I want to redirect a certain URI to a new one on the same server. This can be done by sending a response with a 3xx code, and a 'Location' header. Now the HTTP/1.1 standard dictates that this should be an 'absolute URI'. (see http://www.w3.org/Protocols/rfc2616/rfc2616-sec14.html#sec14.30)
Now what exactly do they mean by 'absolute URI'? In the example given they included the full URI, with protocol, hostname, and the path. Now I want to redirect to a URI on the same server, and I know the path. It is an absolute URI (it starts at the root), but without hostname and protocol. As a matter of fact, the server might not know its own hostname, and it would be hard to construct a full URI.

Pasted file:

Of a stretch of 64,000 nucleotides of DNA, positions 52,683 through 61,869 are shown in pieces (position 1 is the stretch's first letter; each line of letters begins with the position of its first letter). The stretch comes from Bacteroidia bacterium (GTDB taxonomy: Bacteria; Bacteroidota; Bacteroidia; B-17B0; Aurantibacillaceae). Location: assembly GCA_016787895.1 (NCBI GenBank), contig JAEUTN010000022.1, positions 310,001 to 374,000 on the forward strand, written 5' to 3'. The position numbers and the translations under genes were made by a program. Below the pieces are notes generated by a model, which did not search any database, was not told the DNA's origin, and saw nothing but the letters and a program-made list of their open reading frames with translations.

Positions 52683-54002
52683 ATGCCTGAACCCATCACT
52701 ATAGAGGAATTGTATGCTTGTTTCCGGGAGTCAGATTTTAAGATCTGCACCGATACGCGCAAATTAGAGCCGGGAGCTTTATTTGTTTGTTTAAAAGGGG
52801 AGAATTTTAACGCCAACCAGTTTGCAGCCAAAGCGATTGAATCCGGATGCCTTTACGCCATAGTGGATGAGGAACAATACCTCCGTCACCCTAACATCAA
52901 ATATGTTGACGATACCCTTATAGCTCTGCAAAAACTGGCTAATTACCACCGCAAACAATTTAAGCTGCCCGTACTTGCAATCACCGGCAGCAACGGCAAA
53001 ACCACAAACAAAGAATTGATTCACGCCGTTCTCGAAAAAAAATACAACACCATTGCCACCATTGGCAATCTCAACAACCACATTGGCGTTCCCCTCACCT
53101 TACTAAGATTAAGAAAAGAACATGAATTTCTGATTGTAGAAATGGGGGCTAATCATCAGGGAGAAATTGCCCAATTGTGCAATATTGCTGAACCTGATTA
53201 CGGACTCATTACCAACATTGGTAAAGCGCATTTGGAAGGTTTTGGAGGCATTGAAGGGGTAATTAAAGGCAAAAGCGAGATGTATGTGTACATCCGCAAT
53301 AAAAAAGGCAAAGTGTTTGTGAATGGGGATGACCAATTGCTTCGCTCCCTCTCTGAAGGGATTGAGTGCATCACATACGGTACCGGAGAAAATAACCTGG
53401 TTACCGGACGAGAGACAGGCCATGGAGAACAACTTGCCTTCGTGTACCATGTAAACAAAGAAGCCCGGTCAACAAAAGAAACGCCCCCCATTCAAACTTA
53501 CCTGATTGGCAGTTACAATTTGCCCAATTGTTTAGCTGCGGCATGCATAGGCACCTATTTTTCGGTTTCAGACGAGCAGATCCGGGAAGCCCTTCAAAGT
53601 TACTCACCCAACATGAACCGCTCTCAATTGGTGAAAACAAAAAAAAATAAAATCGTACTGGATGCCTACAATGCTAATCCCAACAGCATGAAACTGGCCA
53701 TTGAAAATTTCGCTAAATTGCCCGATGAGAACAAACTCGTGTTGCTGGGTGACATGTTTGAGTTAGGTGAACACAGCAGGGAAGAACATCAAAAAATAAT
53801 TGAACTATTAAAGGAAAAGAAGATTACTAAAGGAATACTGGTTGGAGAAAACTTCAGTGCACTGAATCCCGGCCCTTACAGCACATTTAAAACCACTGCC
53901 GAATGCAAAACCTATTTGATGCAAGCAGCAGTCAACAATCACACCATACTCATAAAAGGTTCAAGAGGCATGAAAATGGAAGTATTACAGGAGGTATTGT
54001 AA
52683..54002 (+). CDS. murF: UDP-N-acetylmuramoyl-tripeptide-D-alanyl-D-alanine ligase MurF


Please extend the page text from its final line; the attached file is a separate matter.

Is it also valid, according to the HTTP/1.1 standard, to send a URI without hostname and protocol? I tried this, and every browser I tested seemed to understand it. My question is: is it correct to do this?
An example response:
HTTP/1.1 303 See Other Location: /path/to/other
HTTP/1.1 303 See Other Location: https://hostname.com/path/to/other